Today, Judge Chin handed the Authors Guild a big procedural win. He issued an opinion that allowed the Guild to represent its members in the lawsuit, and then went on to certify a class consisting not just of the members but of all authors whose books Google scanned. He also allowed the American Society of Media Photographers to represent its members in the parallel visual artists’ lawsuit, along with the other artists’ groups who’ve joined together in that suit. This doesn’t resolve the merits of the lawsuit itself, but it does doom Google’s hopes of keeping the lawsuit from ever getting to the merits.
A U.S. judge awarded class-action status to thousands of authors challenging Google Inc’s plan to create the world’s largest digital book library.
U.S. Circuit Judge Denny Chin on Thursday said it would be more efficient for the authors to sue as a group, and that forcing them to sue individually would have risked disparate results and “exponentially” raised litigation costs.
The ruling is a setback for Google which asked Judge Denny Chin earlier this month to remove The Authors Guild and a photographers’ group from the lawsuit. Google had also argued that a class action was not appropriate because many authors were in favor of having their works appear in the company’s search results.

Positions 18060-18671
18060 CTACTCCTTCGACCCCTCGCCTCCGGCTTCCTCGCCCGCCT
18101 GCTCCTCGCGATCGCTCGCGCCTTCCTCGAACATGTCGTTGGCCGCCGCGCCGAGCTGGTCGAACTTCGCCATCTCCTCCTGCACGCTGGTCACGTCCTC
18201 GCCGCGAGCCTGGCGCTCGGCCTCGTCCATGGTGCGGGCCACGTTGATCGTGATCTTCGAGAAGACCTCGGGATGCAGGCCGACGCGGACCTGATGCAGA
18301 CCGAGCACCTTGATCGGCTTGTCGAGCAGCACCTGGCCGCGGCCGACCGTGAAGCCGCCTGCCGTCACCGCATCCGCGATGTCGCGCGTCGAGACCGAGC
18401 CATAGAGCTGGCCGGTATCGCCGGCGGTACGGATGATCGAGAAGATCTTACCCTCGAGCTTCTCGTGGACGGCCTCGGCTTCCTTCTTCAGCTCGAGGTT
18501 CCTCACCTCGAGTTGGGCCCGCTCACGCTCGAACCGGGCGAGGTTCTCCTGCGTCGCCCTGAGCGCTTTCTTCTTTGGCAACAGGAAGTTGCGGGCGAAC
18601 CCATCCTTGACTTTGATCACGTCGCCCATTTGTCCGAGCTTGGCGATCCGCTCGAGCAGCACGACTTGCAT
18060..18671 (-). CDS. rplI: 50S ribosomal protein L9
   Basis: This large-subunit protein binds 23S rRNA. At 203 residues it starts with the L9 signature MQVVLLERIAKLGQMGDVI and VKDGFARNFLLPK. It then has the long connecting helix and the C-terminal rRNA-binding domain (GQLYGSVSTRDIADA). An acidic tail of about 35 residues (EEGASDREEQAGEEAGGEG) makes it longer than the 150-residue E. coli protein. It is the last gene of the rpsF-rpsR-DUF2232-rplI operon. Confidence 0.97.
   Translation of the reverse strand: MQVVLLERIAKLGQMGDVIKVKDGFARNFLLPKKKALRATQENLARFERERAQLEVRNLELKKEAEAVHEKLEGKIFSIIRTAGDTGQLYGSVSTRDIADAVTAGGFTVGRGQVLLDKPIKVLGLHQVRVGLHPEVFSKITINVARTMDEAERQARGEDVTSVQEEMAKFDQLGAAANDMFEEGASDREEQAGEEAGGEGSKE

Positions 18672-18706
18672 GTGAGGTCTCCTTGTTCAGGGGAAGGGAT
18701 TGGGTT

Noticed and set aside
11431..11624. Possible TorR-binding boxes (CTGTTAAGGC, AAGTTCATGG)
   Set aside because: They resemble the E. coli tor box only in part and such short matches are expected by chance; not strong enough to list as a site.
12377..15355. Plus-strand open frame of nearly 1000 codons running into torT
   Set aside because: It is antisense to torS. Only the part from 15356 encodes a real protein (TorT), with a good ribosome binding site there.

Chin’s ruling means the stage is now set for a trial on whether Google’s decision to scan millions of books amounted to fair use under copyright law. This fair use question has triggered passionate debate among lawyers and scholars, and reflects Google’s position at the time it was sued by the Authors’ Guild and a consortium of publishers in 2005.
From ars technica: Google dealt blow in book scanning lawsuit
Judge Denny Chin, who rejected a controversial settlement of the case last year, ruled on two distinct legal issues. The first was over whether the Author’s Guild was entitled to serve as a representative of its members. Google had argued that only individual authors could be plaintiffs because the case will require the participation of those individual plaintiffs to consider issues such as fair use.
But Judge Chin rejected Google’s argument. “The associations’ claims of copyright infringement and requests for injunctive relief will not require the participation of each individual association member,” he wrote.
More importantly, Judge Chin gave the green light for three individual plaintiffs—Betty Miles, Joseph Goulden, and Jim Bouton—to represent the vastly larger class of “persons residing in the United States who hold a United States copyright interest in one or more Books reproduced by Google as part of its Library Project.”